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November 27, 2020 | Rome, Italy

Last Tango in Paris

By | 2018-03-21T18:46:20+01:00 October 12th, 2011|Reviews|

4

Date: 1972

Director: Bernardo Bertolucci

Starring: Marlon Brando, Maria Schneider, Jean-Pierre Léaud, Maria Michi, Giovanna Galletti, Gitt Magrini, Catherine Allégret

Innocence lost is hotter and heavier when innocence itself is a non-starter. Bertolucci, long fascinated by culture clash (he moved from Italy to Mahattan and later filmed in China), got his ducks in a row for this perfectly situated 1970s love story, an explosive mix of feminism awry and cruel machismo against a moody Parisian backdrop.

Widower Paul (Marlon Brando) meets engaged Jeanne (Marie Schneider) when both are apartment-hunting. Weird sparks fly. They swiftly sex up the empty joint, but always anonymously, like alien ships ramming each other to see which one gives first, and from what blow. Aside from Paul’s recollections neither one really knows what to say. The means and tools of grunting are their best agreement. Jeanne agrees to her own violation. It’s meat-and-bones eroticism.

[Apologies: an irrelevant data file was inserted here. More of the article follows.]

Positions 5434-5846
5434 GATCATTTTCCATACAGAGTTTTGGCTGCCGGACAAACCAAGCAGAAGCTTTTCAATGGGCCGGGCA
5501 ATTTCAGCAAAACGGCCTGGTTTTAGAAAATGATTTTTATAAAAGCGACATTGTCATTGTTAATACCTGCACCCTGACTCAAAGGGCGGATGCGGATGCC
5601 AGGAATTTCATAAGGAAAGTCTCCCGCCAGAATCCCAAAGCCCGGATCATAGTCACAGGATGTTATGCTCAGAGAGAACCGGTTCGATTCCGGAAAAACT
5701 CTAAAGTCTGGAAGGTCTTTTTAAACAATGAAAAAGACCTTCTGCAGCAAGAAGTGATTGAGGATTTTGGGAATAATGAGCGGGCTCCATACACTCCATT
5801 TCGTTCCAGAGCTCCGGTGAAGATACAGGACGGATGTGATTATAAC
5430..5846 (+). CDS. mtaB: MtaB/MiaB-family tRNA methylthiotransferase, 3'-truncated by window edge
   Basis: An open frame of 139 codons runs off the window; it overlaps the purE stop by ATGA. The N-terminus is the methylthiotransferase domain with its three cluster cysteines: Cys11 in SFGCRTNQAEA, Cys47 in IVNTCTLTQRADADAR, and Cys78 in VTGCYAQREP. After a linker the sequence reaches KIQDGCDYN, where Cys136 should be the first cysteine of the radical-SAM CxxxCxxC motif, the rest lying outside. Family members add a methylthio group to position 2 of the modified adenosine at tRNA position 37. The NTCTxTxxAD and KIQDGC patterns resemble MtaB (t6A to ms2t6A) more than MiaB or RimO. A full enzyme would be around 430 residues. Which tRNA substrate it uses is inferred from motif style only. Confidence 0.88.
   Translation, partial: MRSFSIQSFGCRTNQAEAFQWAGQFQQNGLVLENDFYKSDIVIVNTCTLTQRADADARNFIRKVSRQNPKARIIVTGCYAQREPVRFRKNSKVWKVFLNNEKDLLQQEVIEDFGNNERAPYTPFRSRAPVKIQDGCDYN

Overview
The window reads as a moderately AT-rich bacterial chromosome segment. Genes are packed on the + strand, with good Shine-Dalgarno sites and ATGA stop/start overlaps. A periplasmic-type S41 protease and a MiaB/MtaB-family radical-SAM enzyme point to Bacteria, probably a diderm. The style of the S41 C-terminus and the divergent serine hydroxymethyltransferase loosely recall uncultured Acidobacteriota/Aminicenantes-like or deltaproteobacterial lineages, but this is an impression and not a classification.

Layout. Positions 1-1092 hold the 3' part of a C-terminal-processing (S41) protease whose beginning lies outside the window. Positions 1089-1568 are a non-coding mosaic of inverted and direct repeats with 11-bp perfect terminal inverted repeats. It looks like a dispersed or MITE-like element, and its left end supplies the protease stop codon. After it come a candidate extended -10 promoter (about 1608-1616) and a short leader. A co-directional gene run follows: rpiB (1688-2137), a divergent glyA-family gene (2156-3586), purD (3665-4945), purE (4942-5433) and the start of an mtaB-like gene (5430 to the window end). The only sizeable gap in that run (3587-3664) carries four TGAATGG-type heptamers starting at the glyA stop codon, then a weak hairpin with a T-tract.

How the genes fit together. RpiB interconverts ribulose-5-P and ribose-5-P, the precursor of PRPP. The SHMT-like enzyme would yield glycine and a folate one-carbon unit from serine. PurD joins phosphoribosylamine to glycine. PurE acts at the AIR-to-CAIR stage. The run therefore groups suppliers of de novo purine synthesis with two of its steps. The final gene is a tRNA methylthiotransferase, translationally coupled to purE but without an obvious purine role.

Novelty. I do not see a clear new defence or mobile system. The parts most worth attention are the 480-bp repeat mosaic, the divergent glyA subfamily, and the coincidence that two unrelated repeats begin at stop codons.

Paul will flee, only to be later stricken by intimacy, which suddenly occupies the space he’d saved for lust, and he returns, now wanting her for real. But by then Jeanne has also changed: She’s angrier, sharper, less willing to play the incidental game. Bereft of anonymity, the sex game turns sour, a scenario middle-aged men only know to fix with declarations of love.

Nothing doing.

Brando is an egomaniacal lug, a roving piece of devastated flesh. He’s way past contending for anything (his wife, after all, committed suicide). Jeanne (all at once compliant and vulnerable, a mood Schneider would later loathe and decry) is acting out a phase of adolescence, something brittle and shatterable.

Bertolucci, lambasted for sex scenes that honored male conquistador tendencies, told critics and interviewers that the movie was part of an extended reverie, a portrayal of the beauty and peril of knowing everything and nothing, of using sex alone as a method, but few believed him, choosing an all-aghast prurience few at the time knew to stand back from.

Pauline Kael, who loved the way the film unsettled the then-known universe, concluded concisely: “For adults, it’s like seeing pieces of your life, and so, of course, you can’t resolve your feelings about it — our feelings about life are never resolved. Besides, the biology that is the basis of the ‘tango’ remains.”

Flaws and warts aside, “Tango” exists as its own channel. While porn and slickness have evolved, rawness of the first order has not.

About the Author:

Marcia Yarrow
A military brat, Marcia Yarrow was born in Hamburg, Germany but grew up in Germany, Spain, and Provo, Utah. She's been writing for the magazine since its creation in 2004.

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